Well, I think it’s interesting the question that they’ve chosen to ask with this movie, and I feel like it’s very timely if you look at the society that we live in today with gun control and the right to choose and all that stuff. It’s interesting that this movie can be made about superheroes that has the same feeling as far as present day society. You know, I’m a big believer in free will. If you want to do something in a certain way, you do it in that way, as long as you’re not harming other people. I don’t think it’s the government’s job to maintain or control your everyday free will.

This movie had a lot of battles and fight choreography. Were you up on ropes for a lot of this?

It was actually a lot of fun. I have a great stuntman, so my whole thing is just letting him do all the [expletive] [laughs]. I gave up in [“Captain America: The Winter Soldier”]. I was like, “I’m going to do all of my own stunts; Tom Cruise does his stunts! I’m going to do my stunts!” I did one week of stunts. I was like, “I’m never doing that [expletive] again.”

You have really great on-screen chemistry with Chris Evans and Sebastian Stan, who play Cap and Winter Soldier, respectively. What’s it like between you three?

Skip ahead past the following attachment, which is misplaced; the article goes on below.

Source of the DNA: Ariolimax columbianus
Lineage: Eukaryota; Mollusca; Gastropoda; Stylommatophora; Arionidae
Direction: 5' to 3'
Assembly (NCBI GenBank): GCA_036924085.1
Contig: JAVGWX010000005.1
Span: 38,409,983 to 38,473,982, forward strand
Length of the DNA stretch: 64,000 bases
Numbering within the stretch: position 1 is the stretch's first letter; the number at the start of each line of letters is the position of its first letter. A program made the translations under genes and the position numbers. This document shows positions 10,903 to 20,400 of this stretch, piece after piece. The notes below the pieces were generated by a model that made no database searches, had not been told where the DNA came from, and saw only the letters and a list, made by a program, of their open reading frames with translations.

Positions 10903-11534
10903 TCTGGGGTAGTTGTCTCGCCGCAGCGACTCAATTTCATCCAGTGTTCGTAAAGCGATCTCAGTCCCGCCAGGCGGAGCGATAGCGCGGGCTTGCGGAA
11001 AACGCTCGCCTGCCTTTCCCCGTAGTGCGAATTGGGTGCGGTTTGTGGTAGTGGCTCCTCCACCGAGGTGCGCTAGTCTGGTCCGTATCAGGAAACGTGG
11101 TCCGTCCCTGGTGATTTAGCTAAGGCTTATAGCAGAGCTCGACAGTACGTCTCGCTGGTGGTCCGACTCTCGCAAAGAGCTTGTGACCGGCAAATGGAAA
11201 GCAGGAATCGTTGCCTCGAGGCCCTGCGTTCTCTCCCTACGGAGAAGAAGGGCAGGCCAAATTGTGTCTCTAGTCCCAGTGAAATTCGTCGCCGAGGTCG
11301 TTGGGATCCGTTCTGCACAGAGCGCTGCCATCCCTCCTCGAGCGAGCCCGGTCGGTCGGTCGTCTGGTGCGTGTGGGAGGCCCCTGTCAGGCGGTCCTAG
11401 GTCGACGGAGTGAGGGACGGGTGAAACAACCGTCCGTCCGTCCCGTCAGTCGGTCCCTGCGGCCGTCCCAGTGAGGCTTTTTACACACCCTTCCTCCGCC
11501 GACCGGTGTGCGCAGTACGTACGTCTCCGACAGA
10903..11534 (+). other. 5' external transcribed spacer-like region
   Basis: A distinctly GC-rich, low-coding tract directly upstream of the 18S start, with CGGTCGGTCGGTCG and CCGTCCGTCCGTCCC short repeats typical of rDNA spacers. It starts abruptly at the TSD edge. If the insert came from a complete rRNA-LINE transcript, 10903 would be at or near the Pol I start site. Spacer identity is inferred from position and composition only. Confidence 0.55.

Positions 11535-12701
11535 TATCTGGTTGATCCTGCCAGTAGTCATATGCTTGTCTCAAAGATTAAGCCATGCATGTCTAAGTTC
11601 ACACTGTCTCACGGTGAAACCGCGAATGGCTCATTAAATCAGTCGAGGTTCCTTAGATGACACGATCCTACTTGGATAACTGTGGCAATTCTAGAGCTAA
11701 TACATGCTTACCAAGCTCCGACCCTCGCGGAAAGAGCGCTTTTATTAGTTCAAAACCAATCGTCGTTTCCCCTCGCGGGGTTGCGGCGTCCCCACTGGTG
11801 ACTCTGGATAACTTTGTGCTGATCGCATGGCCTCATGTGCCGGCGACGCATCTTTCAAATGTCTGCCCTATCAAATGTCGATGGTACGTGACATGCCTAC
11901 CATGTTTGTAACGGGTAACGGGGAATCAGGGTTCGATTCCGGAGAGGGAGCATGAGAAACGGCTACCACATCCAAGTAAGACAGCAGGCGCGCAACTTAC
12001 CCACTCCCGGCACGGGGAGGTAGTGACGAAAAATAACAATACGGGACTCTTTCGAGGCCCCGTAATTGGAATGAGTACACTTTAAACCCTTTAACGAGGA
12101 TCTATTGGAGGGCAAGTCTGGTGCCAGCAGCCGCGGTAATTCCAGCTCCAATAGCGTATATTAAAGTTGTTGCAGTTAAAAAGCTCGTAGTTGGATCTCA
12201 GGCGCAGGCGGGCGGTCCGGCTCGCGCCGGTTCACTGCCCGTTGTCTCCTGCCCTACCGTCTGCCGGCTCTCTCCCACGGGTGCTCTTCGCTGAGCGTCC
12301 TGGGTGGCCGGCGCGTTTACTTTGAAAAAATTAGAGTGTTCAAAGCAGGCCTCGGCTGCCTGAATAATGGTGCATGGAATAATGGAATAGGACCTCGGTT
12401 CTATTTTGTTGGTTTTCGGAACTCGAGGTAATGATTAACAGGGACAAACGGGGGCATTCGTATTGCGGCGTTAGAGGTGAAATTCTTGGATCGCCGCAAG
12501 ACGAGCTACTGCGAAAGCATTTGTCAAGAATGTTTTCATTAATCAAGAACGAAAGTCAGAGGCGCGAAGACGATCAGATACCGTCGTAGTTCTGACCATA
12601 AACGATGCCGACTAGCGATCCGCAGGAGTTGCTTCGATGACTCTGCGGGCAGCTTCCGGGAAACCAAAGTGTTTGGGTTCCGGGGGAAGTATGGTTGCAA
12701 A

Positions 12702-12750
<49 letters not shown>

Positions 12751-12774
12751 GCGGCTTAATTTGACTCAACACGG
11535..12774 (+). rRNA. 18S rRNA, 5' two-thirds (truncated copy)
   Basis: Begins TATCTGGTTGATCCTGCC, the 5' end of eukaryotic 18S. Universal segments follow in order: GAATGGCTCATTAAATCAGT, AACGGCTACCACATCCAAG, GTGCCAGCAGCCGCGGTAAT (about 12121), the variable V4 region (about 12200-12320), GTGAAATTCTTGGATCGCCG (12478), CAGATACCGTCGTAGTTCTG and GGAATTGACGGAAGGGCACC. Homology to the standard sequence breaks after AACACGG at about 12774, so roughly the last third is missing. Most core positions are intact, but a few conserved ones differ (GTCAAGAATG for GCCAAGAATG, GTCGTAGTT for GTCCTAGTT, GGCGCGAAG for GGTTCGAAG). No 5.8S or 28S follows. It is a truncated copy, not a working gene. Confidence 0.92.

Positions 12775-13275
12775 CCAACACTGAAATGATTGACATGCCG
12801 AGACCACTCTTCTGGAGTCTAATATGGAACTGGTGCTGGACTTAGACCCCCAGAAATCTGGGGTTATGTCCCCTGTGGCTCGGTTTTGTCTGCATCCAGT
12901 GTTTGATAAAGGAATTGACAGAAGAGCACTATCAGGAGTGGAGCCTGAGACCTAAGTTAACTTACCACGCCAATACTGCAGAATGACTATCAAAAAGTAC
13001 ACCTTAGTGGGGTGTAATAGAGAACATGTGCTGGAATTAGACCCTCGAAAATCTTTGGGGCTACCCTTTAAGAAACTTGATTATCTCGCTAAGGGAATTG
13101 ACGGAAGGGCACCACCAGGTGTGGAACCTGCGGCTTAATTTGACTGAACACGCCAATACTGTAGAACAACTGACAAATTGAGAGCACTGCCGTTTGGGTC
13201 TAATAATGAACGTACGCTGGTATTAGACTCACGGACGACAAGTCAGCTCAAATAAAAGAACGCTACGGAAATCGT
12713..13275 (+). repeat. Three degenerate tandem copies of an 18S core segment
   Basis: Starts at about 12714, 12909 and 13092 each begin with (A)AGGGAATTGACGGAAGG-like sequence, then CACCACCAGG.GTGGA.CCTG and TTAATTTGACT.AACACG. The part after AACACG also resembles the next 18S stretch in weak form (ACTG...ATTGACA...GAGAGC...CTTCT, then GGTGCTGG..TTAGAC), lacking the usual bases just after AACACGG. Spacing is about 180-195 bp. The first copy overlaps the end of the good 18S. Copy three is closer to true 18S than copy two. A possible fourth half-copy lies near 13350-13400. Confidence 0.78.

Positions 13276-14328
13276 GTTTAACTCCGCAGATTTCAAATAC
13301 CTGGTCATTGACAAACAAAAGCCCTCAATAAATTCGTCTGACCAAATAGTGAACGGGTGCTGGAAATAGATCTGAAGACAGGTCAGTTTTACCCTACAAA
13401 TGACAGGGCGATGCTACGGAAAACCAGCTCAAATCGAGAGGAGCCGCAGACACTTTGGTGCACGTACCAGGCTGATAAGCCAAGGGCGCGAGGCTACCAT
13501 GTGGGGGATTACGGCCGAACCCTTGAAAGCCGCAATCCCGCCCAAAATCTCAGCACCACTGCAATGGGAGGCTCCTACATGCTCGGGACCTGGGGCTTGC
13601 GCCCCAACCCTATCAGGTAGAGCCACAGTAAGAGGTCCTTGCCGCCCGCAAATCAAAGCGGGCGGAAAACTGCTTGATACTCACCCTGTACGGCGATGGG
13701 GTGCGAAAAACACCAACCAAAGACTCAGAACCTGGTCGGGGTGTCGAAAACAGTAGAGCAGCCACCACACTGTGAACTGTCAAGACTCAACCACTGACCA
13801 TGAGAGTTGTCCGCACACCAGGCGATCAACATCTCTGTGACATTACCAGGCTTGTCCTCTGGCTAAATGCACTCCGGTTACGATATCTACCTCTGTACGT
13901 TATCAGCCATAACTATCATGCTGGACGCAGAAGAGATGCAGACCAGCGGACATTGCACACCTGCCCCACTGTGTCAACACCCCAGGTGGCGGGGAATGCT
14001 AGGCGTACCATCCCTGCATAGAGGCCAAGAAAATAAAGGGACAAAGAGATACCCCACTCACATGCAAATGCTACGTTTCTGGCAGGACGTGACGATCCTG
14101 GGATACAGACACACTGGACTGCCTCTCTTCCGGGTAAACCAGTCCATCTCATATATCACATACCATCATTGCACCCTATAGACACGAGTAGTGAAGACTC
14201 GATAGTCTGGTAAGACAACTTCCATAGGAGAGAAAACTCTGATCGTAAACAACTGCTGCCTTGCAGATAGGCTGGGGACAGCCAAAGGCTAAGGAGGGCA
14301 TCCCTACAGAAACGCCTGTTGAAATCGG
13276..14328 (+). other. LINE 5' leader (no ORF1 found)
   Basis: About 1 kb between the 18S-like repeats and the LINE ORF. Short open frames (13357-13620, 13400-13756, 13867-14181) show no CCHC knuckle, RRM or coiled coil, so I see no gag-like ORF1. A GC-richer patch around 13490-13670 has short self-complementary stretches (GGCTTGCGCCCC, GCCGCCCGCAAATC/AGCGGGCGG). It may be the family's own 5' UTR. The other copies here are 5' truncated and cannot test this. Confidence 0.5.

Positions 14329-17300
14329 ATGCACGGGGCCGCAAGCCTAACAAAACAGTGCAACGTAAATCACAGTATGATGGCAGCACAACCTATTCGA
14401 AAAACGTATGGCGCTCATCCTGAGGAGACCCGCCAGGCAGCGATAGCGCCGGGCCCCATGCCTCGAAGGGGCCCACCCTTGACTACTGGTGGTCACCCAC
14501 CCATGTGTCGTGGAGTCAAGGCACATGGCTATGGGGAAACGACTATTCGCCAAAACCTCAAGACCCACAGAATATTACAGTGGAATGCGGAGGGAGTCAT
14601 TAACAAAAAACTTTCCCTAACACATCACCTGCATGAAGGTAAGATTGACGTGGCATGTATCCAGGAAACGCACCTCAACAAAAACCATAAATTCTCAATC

That’s pretty much how it is in real life. It’s funny. That’s the type of stuff that they started to add to the movie because they can see how well we work together and how much we appreciate and respect each other’s work. It would be different if we were just a bunch of pretty guys with long blond hair and we were lucky to be in a movie because we had a lot of muscles. But if you look at Chris and if you look at Sebastian, they can actually act. So it’s more of a mutual respect thing. And we just make fun of each other and give each other [expletive] literally every time we’re in the same room. And we’ll gang up. Like it will be me and Sebastian against Chris or Chris and Sebastian against me. It’s hilarious the way it shakes down. That’s the type of stuff seeing that, they just — you know a lot of that stuff wasn’t scripted. We just improv’d and they left it in the movie.